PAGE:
Algeria has offered to mediate between Mali's military junta and the Economic Community of West African States (ECOWAS) in a move that has raised eyebrows in the international community.
Indeed, according to Al-Arab, observers have seen this manoeuvre as a move aimed at gaining political and religious influence in the Sahel, a region that was previously off-limits to Algeria, and thus gaining a stronger foothold vis-à-vis its political rival, Morocco.
As Al-Arab notes, Algeria mediated between Mali and ECOWAS and Algerian leaders have sought to favour Russian expansion in Mali and other sub-Saharan countries through the presence of the Wagner Group, a private Russian military company active in the area. This is also a confrontation with France, a country with a strong historical and political presence in the Sahel, which has also been at odds with the Algerian authorities over issues such as the colonial era prior to Algeria's independence from the French metropolis.
The Algerian regime, which according to several analysts is actually led by the military leadership, the real power in the North African country, supports the military junta that rules Mali, but lacks the international weight to mediate between Mali and ECOWAS, the organisation that imposed sanctions on Mali after the last coup d'état last year and after Russia's entry on the scene, which led to the postponement of the desired elections. The military junta had promised an electoral process soon to bring Mali out of the current post-coup situation, but the postponement of the elections has prompted ECOWAS to act with sanctions measures involving the suspension of borders, the suspension of trade and financial transactions of ECOWAS member states with Mali, and the freezing of Malian assets in the Central Banks of ECOWAS member states.
These sanctions are aimed at forcing Mali's leaders to set an early election date to remedy the situation in a country suffering from economic and supply problems. Mali remains in chaos, and after the failure of recent governments to address the nation's woes, the coup d'état has shaken a country with many problems, including bloody ethnic clashes and jihadist terrorist activity in the region. The military's rise to power had to do with the inability of politicians to steer the nation.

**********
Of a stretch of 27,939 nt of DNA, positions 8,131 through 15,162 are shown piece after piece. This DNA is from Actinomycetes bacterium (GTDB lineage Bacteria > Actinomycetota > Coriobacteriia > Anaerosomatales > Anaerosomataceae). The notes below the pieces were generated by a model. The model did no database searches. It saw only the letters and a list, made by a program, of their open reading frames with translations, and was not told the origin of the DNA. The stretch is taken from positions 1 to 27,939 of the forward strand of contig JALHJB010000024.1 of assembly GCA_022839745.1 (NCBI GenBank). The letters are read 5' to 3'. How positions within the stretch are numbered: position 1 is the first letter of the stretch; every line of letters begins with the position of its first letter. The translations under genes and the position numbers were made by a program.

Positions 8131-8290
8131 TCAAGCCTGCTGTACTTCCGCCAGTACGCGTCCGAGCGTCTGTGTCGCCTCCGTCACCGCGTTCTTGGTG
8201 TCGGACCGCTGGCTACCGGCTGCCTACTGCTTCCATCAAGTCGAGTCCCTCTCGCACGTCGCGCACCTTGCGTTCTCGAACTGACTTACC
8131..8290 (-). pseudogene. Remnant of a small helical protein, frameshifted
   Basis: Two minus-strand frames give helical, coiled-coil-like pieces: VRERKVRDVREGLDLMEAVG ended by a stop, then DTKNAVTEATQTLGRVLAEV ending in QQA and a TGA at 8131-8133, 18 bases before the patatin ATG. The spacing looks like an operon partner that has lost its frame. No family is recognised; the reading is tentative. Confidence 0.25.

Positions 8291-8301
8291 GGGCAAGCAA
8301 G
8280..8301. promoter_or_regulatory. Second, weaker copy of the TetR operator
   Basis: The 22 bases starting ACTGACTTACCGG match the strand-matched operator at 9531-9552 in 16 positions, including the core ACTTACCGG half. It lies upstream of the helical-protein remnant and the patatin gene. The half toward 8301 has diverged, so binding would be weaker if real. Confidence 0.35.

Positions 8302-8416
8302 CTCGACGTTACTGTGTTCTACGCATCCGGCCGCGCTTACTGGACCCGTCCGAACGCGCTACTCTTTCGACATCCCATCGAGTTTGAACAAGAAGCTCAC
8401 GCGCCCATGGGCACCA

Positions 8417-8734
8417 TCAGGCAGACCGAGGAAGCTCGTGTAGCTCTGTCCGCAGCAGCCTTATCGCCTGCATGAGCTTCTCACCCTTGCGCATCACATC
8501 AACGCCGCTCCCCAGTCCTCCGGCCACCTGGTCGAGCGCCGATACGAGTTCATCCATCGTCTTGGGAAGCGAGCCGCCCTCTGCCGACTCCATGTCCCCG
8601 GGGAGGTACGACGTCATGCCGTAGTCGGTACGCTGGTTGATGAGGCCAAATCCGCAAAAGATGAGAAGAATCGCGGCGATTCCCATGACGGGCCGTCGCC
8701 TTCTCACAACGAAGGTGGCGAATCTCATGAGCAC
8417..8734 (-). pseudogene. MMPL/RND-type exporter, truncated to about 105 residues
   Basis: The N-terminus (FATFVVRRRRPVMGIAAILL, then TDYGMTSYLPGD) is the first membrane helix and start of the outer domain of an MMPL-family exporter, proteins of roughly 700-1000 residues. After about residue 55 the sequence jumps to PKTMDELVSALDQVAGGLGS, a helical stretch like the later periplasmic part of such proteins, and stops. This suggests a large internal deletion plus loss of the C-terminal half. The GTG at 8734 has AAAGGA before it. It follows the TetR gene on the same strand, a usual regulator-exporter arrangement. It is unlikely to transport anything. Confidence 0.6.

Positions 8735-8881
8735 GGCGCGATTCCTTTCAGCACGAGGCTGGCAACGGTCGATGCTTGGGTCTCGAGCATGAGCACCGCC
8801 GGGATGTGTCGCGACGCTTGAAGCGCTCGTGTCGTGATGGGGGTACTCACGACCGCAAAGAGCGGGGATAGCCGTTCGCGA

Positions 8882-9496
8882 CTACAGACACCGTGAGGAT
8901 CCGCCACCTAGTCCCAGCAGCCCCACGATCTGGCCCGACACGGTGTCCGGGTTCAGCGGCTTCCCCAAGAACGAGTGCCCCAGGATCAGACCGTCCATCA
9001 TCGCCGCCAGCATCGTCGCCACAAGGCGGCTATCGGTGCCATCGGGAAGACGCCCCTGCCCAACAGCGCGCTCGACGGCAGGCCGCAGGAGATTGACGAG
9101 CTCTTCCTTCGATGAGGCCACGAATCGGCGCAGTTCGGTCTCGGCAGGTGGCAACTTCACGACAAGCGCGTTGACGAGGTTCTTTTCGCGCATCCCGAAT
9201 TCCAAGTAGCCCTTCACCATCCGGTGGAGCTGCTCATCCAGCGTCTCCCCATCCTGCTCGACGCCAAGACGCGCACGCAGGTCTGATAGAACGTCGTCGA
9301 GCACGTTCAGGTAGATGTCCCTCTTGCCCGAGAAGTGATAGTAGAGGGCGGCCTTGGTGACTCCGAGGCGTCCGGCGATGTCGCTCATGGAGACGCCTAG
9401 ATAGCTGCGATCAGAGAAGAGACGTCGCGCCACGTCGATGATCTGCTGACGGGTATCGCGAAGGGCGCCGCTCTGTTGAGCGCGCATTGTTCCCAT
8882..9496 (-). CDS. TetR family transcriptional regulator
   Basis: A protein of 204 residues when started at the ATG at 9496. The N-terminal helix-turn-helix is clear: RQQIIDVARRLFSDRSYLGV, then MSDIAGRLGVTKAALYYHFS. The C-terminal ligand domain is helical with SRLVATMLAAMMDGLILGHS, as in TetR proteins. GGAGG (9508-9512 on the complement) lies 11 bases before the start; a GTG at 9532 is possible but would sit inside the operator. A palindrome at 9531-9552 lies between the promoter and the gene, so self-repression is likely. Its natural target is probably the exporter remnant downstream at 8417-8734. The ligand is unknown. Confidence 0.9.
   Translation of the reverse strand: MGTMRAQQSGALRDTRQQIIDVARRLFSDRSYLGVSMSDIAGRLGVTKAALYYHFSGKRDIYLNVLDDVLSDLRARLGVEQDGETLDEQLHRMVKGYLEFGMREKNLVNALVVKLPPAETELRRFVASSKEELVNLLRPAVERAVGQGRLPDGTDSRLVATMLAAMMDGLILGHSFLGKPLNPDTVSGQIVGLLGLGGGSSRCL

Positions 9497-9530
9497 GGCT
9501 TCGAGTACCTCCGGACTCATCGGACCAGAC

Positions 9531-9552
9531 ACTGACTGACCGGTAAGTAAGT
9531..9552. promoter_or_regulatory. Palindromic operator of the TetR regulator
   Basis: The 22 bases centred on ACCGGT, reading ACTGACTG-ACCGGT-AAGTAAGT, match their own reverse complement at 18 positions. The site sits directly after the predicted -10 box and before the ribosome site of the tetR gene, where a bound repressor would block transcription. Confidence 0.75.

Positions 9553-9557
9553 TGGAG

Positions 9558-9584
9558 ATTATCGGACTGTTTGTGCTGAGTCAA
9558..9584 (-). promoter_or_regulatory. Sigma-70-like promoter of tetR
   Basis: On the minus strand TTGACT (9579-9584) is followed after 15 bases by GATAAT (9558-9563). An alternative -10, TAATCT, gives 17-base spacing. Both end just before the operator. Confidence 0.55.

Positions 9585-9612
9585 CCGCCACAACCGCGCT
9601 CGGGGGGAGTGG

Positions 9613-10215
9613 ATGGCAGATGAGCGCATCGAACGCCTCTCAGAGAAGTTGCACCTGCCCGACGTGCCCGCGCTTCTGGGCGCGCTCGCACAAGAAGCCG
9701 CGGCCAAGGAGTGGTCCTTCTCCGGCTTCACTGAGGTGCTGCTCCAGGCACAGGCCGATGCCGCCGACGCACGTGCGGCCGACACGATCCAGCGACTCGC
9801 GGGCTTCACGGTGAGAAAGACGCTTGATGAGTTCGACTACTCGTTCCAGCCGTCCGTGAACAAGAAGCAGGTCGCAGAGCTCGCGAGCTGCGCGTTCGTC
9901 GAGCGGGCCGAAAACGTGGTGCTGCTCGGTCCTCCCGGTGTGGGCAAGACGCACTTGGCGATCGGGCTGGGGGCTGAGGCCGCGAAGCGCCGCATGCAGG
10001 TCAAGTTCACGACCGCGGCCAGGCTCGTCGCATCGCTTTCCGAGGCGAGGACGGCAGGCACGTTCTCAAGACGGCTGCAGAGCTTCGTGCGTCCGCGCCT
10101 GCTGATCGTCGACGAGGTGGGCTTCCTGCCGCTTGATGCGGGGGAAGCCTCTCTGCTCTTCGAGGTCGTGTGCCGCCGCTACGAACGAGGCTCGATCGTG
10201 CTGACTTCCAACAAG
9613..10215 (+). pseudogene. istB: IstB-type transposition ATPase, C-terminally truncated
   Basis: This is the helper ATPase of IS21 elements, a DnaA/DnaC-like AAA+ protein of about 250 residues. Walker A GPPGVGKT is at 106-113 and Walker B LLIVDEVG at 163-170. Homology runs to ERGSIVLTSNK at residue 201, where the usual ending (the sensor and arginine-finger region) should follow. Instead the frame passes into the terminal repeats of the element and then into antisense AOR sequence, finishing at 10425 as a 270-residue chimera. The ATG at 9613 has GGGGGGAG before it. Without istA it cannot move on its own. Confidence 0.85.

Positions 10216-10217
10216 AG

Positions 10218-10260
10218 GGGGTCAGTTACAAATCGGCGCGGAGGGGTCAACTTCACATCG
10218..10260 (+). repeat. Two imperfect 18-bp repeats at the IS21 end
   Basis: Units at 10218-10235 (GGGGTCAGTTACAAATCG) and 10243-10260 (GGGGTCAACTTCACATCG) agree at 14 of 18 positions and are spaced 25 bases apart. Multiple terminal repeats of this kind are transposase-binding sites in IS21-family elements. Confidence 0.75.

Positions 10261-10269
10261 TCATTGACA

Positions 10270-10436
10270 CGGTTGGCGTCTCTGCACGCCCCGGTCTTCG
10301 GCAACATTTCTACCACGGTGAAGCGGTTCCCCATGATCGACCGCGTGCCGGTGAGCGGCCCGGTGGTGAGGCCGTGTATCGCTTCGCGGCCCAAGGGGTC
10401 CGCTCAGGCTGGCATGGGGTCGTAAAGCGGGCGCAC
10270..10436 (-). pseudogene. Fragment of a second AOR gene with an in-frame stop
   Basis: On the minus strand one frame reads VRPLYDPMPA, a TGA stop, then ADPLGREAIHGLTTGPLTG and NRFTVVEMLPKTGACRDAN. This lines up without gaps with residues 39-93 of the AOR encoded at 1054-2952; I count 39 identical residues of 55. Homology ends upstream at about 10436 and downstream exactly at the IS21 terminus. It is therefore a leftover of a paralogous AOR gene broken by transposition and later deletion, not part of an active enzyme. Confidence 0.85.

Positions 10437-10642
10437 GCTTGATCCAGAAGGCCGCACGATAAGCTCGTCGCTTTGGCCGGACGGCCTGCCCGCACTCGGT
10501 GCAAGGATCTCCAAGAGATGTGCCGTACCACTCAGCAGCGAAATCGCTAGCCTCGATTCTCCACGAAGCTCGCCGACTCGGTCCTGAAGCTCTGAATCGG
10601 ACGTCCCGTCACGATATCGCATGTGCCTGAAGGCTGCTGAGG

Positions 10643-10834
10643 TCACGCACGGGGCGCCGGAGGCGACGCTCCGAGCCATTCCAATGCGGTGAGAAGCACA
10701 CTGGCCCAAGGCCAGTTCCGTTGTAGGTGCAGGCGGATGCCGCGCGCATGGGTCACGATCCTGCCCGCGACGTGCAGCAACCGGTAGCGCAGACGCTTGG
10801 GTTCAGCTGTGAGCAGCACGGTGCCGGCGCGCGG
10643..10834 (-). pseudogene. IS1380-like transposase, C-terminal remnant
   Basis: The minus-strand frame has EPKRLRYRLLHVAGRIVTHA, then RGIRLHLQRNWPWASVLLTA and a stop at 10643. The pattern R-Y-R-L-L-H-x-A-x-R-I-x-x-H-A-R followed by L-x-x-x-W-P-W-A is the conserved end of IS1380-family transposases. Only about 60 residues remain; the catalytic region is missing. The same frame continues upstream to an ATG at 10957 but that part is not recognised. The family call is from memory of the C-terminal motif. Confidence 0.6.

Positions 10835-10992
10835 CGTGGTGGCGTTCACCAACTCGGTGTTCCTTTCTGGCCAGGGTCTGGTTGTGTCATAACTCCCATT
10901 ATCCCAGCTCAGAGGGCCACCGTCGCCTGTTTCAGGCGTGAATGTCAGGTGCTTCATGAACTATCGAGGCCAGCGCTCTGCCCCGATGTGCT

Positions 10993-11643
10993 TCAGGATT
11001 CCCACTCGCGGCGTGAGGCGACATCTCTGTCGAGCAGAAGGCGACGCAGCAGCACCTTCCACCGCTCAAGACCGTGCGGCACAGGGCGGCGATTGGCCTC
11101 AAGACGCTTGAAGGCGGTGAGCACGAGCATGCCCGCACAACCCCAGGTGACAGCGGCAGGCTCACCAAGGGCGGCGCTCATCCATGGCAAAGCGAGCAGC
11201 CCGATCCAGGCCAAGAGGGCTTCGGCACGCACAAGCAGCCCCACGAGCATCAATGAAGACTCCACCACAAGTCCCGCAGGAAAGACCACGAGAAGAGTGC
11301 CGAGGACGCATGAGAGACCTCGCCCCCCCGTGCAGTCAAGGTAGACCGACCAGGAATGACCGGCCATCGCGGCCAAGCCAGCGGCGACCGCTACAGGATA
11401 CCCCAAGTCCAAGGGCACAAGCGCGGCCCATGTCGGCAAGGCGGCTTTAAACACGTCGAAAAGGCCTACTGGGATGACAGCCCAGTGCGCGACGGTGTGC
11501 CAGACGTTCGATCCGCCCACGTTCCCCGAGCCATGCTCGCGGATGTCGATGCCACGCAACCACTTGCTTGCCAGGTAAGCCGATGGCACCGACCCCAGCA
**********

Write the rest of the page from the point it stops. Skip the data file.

As Al-Arab reports, analysts point out that Algeria is acting in Russia's interest and opening the door for it to consolidate its influence in Mali to challenge France, which could undermine the necessary stabilisation in the country, especially given the support for the ruling military junta in the face of a longed-for path to democracy.
Al-Arab refers here to analysts who suggest that Algeria is seeking to enter West Africa through mediation between Mali and ECOWAS in order to enhance its international presence vis-à-vis its great rival, Morocco.
Algeria has recently been more neglected on the international stage and is seeing how Morocco is establishing many important diplomatic ties with various countries in the African region and important nations in the rest of the world. A great example of this was the United States' support for Morocco in relation to its proposal for broad autonomy for Western Sahara under Moroccan sovereignty to resolve the Sahrawi conflict, in exchange for the establishment of diplomatic relations between the Kingdom and the State of Israel, following in this case the wake of the Abraham Accords, sponsored by the last US administration of Donald Trump, which led to the establishment of relations between Israel and various Arab countries such as the Emirates and Bahrain.
On the other hand, the proposal for a referendum on the Sahara, defended by the Polisario Front, supported by Algeria, has practically no significant support at the international level.
Faced with this supposed isolation, Algeria would seek to make its way, in this case in Mali, by taking advantage of the dispute with ECOWAS and also by trying to improve an international image that is not the best, since even the Algerian regime criticised the Abraham Accords, which were praised worldwide as an important move to pacify the Middle East and normalise relations between Israel and its Arab neighbours.
In addition to the political aspect, the religious aspect is also important because, according to various analysts, Algeria is trying to penetrate further into Mali and the Sahel region to change the situation somewhat, characterised by the strong religious and historical ties of the region and the Alawite kingdom, which is a reference point in the area, especially due to the Sufi character of the nation, and is also seen as a key gateway to sub-Saharan Africa. In this respect, Morocco continues to be seen as a symbol of tradition and stability in Africa and the Arab world, giving it an important regional status.